Fiscal Cliff Roadblock Dropped by GOP
Senate Republicans are dropping a sticking point that Democrats said today was a "major setback" in negotiations to avert the so-called "fiscal cliff" by Jan. 1.
Exiting a conference meeting Sunday afternoon, Sens. John McCain, R-Ariz., and John Cornyn, R-Texas, told CBS News that Republicans would not be pursuing their proposed Social Security cut called "chained" consumer price index (CPI). The proposal, which would measure inflation at a different rate and result in lower Social Security payments for recipients, was derided by Senate Majority Leader Harry Reid, D-Nev., today as being "a major setback" at the negotiating table, according to a Democratic source with knowledge of the talks.
McCain said Republicans had to drop the measure because it looked as if they were fighting for tax cuts for the wealthy, at the expense of Social Security recipients. "We cannot win that argument," he said. Cornyn added that Republicans knew all along it wouldn't make it into the final deal - "When you negotiate, you start big," he said.
Democrats had attacked the idea as being a "poison pill" - a non-starter - and said they wouldn't have the votes in their caucus for a plan that includes "chained" CPI.
During brief remarks on the Senate floor this afternoon, Senate Minority Leader Mitch McConnell, R-Ky., said his office submitted the offer Saturday at 7:10 p.m. ET, and "offered to work through the night to find common ground." Reid said he'd respond by 10 a.m. today, despite the "obvious time crunch," McConnell said, but added, "it's now 2 p.m. and we've yet to receive a response to our good-faith offer."
McConnell said he also placed a call to Vice President Joe Biden "to see if he could help jump start the negotiations on his side. ...The vice president and I have worked together on solutions before, and I believe we can again." During the Republican conference meeting this afternoon, McConnell excused himself briefly to take a call from the vice president.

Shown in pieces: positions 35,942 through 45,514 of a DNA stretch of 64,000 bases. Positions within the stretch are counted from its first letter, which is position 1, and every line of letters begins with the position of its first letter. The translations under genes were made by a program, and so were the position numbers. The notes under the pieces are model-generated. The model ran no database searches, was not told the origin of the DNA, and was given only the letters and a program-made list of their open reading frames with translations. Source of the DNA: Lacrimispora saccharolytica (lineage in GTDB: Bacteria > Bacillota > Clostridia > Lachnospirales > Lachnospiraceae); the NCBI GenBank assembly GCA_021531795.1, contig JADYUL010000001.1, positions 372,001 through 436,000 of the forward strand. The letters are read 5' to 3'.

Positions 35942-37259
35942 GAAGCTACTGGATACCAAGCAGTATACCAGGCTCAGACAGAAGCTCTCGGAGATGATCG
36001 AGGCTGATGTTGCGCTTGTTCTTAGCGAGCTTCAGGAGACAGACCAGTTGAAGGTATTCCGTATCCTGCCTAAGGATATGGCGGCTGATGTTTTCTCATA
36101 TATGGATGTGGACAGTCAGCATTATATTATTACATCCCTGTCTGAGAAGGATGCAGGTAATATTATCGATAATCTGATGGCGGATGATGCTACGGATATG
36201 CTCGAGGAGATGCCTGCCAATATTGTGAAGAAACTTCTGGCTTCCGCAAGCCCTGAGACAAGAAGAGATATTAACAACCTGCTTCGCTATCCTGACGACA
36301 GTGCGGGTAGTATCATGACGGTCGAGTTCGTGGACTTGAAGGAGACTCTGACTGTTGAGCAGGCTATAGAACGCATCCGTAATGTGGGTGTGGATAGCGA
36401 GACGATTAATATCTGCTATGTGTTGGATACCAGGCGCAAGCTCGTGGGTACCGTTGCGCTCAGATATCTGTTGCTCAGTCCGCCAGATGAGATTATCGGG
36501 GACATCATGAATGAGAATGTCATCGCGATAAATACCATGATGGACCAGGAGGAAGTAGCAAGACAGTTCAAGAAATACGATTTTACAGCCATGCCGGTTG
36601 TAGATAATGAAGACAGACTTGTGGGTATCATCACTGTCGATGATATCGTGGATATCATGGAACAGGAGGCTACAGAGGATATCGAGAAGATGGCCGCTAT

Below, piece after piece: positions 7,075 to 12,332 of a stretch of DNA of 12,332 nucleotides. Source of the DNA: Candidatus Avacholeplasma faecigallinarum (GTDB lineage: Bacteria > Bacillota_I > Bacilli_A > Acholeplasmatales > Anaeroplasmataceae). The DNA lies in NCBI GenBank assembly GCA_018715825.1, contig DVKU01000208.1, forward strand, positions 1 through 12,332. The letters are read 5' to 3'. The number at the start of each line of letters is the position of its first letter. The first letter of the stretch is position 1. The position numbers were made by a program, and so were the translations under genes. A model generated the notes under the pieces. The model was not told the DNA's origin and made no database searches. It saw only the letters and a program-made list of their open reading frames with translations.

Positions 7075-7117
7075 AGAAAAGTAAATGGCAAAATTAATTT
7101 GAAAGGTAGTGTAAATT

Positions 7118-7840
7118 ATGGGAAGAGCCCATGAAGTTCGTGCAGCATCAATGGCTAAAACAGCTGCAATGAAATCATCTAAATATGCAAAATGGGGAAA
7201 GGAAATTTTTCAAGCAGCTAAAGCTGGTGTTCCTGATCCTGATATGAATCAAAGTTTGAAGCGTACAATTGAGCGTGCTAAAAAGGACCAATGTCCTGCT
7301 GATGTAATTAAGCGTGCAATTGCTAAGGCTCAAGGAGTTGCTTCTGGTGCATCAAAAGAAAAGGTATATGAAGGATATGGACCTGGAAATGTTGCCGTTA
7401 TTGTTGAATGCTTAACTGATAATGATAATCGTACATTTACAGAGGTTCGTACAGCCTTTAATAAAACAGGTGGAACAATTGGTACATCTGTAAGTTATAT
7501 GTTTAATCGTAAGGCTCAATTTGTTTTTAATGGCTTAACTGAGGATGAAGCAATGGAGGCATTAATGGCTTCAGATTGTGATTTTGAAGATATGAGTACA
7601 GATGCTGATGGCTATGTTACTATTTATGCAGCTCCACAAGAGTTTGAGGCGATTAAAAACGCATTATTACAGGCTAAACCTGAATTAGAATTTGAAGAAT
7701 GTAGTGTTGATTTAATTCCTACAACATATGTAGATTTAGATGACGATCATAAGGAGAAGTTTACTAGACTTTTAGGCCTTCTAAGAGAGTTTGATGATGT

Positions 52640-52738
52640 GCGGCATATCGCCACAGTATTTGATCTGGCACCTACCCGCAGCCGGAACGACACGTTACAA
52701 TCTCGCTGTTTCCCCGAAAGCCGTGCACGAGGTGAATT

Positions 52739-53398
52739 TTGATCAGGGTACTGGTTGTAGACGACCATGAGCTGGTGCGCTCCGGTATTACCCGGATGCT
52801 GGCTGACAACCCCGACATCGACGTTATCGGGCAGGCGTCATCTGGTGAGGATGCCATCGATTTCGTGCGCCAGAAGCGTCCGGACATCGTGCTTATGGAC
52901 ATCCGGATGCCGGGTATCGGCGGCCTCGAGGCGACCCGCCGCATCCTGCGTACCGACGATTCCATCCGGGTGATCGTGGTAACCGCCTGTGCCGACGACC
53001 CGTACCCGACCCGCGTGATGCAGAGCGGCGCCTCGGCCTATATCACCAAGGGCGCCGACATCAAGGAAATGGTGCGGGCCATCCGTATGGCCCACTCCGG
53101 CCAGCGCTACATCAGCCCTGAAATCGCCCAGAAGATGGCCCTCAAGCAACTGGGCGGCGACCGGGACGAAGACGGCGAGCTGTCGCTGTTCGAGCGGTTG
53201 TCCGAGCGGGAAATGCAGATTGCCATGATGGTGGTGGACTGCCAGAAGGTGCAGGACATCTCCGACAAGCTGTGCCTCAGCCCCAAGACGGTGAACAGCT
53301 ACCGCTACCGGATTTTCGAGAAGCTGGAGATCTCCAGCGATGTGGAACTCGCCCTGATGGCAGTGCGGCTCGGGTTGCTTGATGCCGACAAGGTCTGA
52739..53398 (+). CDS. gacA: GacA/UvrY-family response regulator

"We all know that we're running out of time," McConnell said. "I'm willing to get this done, but I need a dance partner."
Immediately following McConnell's remarks, Reid took the podium to announce, "At this stage, we're not able to make a counter-offer. ...The Republican leader has told me that, and he's just said here, that he's working with the vice president," Reid continued. "I wish them well."
Twenty-five minutes later, Reid spoke again, saying that while there are "still serious differences" between Republicans' and Democrats' proposals, "we've made a lot of progress. I appreciate very much Sen. McConnell's good-faith efforts, and I'm confident that he feels the same way about me."
Still, Reid said, "The one thing I do want to mention is that we're not gonna have any Social Security cuts. At this stage, that just doesn't seem appropriate.
"We're open to discussion about entitlement reforms, but we're going to have to take it in a different direction," he continued. "We're willing to make difficult concessions as part of a balanced, comprehensive agreement. But we'll not agree to cut Social Security benefits as part of a smaller, short-term agreement, especially if that agreement gives more handouts to the rich."